South African rap crew Skwatta Kamp’s contribution to South African hip hop is huge. The septet’s independently released album Khut en Joyn won the crew a South African Music Award (SAMA) in 2003. Their follow-up album Mkhukhu Funkshen went gold (25 000 copies sold).
I was in high school when a single off Mkhukhu Funkshen, “Umoya” was a permanent fixture on radio stations, shebeens, clubs, homes and car stereos. Kwaito was the genre of choice for most southern African teenagers at that time. Skwatta’s vernacular rhymes and kasi-centric hip hop beats made them acceptable because they were keeping it “local”. The crew consisted of seven members: Slikour, Initial M (or Nish), Bozza, Infadizzle, Nemza, Shugasmarkx, and of course Flabba whose tragic death we woke up to on Monday. He was allegedly stabbed by his wife.
Flabba’s Nkuli vs Flabba album came at a time when I was discovering “real” hip hop – conscious, thought-provoking rhymes and soulful beats. Flabba’s content has never been for the faint-hearted and he was definitely not trying to save anyone’s life. He has always made it clear that he didn’t give a f**k! I was never interested in his album but I must admit I enjoyed his singles–even if I would never admit it at that time. The album won him a SAMA for Best Rap Album in 2007. I was bitter that Zubz, Tumi and ProVerb who I revered–no, worshiped–lost to a rapper like Flabba who wasn’t putting that much thought in his words. I understand it all now, though. And I’ve definitely learnt that artists like Flabba, iFani and Pitch Black Afro have a place in hip hop, and I respect and acknowledge that they are, actually, geniuses.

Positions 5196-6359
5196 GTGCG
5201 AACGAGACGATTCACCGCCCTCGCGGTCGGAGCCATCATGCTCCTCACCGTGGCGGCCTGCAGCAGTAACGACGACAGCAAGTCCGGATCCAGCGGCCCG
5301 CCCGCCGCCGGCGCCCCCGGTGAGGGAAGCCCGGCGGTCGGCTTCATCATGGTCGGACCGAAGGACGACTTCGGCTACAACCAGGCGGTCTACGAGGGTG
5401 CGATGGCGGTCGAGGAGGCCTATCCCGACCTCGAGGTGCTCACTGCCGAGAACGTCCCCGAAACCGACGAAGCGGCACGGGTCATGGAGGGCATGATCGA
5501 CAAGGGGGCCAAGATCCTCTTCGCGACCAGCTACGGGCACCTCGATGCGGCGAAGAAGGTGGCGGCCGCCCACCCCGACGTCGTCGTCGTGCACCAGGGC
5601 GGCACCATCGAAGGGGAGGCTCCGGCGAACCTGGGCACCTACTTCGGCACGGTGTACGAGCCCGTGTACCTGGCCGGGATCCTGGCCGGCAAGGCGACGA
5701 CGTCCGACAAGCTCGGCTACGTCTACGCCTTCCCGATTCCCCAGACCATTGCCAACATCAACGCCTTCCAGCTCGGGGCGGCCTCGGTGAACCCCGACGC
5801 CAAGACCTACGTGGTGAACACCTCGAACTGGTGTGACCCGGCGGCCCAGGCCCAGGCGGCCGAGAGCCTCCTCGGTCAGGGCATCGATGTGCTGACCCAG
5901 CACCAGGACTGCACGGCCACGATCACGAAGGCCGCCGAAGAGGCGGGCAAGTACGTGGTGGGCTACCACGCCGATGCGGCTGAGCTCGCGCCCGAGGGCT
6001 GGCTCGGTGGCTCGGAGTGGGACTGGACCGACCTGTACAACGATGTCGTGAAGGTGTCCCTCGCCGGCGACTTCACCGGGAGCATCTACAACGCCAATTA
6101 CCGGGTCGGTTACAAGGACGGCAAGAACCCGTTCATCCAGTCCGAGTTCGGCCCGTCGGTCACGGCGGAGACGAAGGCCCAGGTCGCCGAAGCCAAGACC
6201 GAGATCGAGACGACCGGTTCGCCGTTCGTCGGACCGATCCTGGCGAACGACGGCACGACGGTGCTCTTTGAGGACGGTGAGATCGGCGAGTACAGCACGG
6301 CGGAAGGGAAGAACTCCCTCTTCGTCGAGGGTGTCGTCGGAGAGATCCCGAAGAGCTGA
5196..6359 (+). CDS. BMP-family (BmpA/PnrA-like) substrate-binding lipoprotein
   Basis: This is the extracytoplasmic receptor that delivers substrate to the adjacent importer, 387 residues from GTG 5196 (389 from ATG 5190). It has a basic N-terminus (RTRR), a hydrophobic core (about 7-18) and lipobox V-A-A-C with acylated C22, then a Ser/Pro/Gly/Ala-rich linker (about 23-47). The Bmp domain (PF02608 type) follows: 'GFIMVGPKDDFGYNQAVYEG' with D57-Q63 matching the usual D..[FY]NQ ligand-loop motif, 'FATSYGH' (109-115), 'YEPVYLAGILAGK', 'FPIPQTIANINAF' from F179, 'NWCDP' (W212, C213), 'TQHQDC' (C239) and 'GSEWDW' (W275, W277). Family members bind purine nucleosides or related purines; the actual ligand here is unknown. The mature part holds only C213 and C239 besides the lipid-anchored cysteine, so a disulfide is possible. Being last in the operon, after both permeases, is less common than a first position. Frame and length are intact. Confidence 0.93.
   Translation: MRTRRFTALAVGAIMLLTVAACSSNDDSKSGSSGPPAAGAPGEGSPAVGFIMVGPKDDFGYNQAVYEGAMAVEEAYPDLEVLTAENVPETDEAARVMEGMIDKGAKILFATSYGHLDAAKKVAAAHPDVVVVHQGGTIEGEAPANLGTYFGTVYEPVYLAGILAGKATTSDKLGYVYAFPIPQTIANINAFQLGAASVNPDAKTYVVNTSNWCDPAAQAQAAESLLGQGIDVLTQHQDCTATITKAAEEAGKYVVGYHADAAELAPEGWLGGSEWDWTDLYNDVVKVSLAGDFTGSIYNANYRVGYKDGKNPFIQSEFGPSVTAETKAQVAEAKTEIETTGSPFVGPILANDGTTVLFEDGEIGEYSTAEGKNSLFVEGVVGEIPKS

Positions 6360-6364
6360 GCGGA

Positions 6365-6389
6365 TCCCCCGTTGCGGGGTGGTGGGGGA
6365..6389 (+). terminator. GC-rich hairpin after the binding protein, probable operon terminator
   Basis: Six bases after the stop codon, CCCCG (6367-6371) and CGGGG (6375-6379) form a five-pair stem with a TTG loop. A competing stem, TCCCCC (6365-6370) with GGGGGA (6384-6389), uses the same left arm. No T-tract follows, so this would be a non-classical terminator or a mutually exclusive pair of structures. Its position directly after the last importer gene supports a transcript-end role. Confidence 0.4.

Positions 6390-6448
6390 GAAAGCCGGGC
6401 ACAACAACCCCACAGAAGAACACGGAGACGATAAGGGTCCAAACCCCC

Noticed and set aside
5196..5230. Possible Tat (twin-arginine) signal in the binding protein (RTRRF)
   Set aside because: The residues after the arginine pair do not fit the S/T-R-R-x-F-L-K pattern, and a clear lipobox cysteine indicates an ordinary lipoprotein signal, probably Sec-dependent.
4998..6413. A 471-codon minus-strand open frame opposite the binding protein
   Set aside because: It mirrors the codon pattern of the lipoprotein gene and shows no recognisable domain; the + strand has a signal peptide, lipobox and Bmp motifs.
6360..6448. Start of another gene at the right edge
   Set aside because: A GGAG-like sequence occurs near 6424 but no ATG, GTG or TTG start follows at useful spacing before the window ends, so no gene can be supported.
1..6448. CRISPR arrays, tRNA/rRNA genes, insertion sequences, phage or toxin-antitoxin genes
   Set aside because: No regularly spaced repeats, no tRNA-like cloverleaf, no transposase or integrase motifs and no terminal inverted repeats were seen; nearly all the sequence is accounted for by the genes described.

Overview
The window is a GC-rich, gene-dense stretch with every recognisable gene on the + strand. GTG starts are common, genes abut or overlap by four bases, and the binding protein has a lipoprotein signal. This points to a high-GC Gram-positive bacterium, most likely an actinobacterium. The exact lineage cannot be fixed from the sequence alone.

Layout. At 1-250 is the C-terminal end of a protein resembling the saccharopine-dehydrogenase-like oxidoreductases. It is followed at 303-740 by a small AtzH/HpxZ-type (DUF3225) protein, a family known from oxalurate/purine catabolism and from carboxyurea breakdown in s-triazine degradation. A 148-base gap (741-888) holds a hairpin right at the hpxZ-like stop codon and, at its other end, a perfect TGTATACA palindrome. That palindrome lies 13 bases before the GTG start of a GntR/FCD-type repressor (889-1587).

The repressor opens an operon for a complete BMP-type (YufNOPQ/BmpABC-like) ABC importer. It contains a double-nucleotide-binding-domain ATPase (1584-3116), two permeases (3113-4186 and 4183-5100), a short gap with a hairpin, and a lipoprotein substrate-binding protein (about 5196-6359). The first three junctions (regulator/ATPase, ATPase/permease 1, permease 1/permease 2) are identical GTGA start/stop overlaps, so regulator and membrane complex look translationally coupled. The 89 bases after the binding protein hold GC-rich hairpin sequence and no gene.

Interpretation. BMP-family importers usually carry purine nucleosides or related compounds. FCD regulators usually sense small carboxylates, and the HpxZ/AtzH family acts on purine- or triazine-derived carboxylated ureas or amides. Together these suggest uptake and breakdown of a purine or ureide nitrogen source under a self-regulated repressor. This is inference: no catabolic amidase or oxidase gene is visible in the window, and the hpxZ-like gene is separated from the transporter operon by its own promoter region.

Flabba’s “Is’bhamu Somdoko” single was catchy and thus did well on South African airwaves and television. The lyrics were replete with comical tongue-in-cheek sexual innuendos. The video was fitting too, showing Flabba walking around in his hood, Alex.
To say I was a fan of Flabba would be a lie but I cannot deny that I liked some of his songs especially when I went back to his old stuff after my transient phase of being obsessed with “real” hip hop. His lines made me laugh and I wish I had his “I don’t give a f**k” disposition.
Flabba, as a solo act, went quiet since Nkuli vs Flabba. All other Skwatta Kamp members (except Nish) released their solo projects and they still worked as a crew. Flabba’s official comeback was marked by a single he released in 2011 called “I R (Petrus)” where he was impersonating a racist Afrikaaner baas. It was Flabba on his comical tip as usual.
In 2015, Flabba was, alongside Kwesta, on DJ Sliqe’s “Do Like I Do” single. Prior to his death, he performed at the AXECESS gig which was headlined by American hip hop artists Schoolboy Q, Kid Ink and Rae Sremmurd alongside the elite of South African hip hop including Cassper Nyovest, Reason, Cashtime Life and more.
A lot has been said about Flabba’s tragic death. But one thing remains, South Africa has lost a hip hop legend. Condolences to his family and the Skwatta Kamp fam.
Last year we celebrated Skwatta Kamp’s breakout album Mkhukhu Funkshen’s 10th anniversary. Peep it here.
Rapper HHP has released a tribute song to Flabba. Stream below and download here.